Cheryl Casimer delivers a speech to the B.C. Legislature on Oct. 24. Don Craig/B.C. government photo.

Former ʔaq̓am chief helps mark new provincial bill upholding Indigenous rights

New legislation to align provincial law with United Nations declaration affirming Indigenous rights

The B.C. government recently introduced legislation designed to align provincial law with a United Nations declaration affirming and recognizing the rights of Indigenous Peoples across the world.

The provincial legislation was brought forward in Victoria on Oct. 24th, in a ceremony that included former ʔaq̓am chief Cheryl Casimer, along with other provincial Indigenous leaders.

“The provincial government has a long history of denying the very existence and rights of Indigenous peoples,” said Casimer, the political executive for First Nations Summit. “We are pleased that this changes today, and the Province of British Columbia is working with us in turning the page in our collective history and embarking on a new era and path for building a respectful and modern government-to-government relationship – a relationship built on recognition, respect, co-operation and partnership with a goal to improve the lives of our citizens and bring reconciliation to the forefront of society.”

The provincial legislation — Declaration on the Rights of Indigenous Peoples Act — was developed in collaboration with First Nations in order to bring in a standard of rights identified in the United Nations Declaration on the Rights of Indigenous Peoples (UNDRIP).

“Today’s legislation is a crucial step towards true and lasting reconciliation,” said Premier John Horgan. “With this new law, Indigenous peoples will be part of the decisions that affect them, their families and their territories. Together with Indigenous peoples, we’re going to build a better future with good jobs and opportunities for people, strong environmental protections and healthy communities that include everyone.”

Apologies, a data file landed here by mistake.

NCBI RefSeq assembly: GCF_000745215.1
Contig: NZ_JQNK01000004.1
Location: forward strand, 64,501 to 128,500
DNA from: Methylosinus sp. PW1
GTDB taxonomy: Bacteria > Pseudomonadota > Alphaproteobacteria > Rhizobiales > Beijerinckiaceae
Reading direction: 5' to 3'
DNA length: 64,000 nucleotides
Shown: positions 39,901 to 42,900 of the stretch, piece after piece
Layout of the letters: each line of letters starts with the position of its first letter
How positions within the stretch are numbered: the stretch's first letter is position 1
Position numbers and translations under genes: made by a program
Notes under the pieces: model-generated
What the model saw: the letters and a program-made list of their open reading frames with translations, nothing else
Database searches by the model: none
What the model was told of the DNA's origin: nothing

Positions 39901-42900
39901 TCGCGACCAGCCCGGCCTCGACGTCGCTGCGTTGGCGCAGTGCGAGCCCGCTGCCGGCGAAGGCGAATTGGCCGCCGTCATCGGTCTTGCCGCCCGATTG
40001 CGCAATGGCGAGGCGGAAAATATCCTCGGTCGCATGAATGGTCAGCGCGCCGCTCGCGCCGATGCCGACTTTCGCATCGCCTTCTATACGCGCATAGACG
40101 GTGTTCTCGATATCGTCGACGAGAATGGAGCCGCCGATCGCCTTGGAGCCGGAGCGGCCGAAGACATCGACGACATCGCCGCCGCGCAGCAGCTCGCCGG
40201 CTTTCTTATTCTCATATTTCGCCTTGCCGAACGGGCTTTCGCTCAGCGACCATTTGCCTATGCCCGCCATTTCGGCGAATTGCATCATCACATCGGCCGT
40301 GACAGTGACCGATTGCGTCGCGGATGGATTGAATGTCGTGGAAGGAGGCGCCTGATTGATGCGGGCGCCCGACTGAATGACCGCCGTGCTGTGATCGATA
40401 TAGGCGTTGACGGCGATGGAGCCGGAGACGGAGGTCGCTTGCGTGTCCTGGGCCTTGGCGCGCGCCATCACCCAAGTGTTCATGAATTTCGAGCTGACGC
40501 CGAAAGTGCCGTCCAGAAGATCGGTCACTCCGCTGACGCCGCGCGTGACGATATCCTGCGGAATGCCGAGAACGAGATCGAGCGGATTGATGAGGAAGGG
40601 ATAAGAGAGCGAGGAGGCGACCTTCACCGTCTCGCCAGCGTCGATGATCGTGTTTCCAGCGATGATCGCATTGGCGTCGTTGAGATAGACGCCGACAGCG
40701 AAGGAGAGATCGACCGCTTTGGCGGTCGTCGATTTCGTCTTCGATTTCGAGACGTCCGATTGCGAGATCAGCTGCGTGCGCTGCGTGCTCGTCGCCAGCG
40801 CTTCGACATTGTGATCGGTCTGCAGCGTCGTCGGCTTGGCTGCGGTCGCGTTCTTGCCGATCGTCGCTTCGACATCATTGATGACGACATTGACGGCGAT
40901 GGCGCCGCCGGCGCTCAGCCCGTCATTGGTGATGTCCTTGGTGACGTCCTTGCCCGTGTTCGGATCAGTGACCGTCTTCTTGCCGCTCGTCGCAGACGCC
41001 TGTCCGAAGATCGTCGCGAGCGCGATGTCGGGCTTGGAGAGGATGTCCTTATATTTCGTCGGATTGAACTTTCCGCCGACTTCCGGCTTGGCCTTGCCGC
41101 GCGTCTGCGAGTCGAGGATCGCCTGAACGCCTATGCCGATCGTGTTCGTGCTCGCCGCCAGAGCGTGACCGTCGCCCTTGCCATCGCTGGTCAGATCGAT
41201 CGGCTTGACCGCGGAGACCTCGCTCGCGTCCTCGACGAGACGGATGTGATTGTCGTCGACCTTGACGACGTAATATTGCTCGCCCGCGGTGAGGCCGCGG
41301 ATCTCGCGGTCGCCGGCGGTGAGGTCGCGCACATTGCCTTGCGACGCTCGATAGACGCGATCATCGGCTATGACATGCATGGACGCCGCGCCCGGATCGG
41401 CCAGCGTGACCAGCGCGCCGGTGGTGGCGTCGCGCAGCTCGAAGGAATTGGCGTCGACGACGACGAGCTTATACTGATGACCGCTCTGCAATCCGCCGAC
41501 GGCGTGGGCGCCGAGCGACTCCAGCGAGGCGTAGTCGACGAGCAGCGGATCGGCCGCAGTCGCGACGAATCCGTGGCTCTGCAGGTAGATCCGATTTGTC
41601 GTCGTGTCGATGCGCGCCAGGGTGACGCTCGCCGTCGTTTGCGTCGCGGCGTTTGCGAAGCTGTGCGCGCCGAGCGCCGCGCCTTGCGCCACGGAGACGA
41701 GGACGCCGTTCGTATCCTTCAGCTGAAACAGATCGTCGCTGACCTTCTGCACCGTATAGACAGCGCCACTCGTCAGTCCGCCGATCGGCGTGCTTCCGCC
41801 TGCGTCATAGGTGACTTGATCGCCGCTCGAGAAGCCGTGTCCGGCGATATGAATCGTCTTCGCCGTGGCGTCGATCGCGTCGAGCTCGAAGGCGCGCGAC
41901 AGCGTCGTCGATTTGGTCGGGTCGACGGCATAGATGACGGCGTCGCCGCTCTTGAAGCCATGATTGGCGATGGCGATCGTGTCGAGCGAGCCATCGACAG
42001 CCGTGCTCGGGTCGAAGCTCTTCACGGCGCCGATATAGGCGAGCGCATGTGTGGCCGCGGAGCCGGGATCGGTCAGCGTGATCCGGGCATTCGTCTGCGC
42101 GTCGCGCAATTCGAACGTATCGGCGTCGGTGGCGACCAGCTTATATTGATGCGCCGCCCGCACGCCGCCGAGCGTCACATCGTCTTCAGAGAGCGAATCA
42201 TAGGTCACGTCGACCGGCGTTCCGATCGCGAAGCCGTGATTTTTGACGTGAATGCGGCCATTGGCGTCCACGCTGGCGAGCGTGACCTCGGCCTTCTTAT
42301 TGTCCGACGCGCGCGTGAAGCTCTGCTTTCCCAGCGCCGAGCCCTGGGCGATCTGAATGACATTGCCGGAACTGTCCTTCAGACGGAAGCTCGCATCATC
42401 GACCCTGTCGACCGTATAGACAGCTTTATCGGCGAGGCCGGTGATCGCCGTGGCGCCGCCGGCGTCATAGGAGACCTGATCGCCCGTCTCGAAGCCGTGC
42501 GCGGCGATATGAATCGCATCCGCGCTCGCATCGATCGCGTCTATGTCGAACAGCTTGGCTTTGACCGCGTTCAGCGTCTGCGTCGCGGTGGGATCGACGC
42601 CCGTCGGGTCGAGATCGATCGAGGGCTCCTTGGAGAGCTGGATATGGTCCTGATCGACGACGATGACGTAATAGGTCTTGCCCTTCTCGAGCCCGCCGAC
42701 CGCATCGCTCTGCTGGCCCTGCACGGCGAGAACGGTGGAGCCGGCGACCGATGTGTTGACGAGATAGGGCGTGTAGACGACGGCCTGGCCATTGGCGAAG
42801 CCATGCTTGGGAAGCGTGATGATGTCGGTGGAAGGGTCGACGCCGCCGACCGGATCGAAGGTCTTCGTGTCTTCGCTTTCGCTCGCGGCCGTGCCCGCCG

In a Facebook post, Kootenay East MLA Tom Shypitka expressed pride and congratulations to Casimer, noting the two were former college schoolmates in Cranbrook nearly 40 years ago.

“Today was undoubtedly one the proudest moments that I have had in the Legislature for myself personally,” wrote Shypitka. “Today an old schoolmate of mine made a speech in the house in regards to First Nation truth and reconciliation and the introduction of Bill 41.

“36 years ago Cheryl Casimer and I hung out at what was once East Kootenay Community College. Those were fun times and we did a lot of stuff that college kids would do albeit life and the future seemed unknown and uncertain.

“Today seemed to be like I was in some kind of a time warp. Who would have ever thought that two college kids from Cranbrook would ever end up in the BC Legislature in the same chambers at the same time and directly participating in BC and Canadian history? It blew my mind and I came close to tears with pride for Cheryl.”

As provincial laws are created or modified, they will be aligned with UNDRIP, according to a provincial government news release. Additional elements of the bill include developing an action plan to meet the objectives of UNDRIP and annual public reporting. Further elements include developing new decision-making agreements between the province and Nations, and recognition for additional forms of Indigenous governments in agreement-making, such as multiple First Nations working together as a collective.

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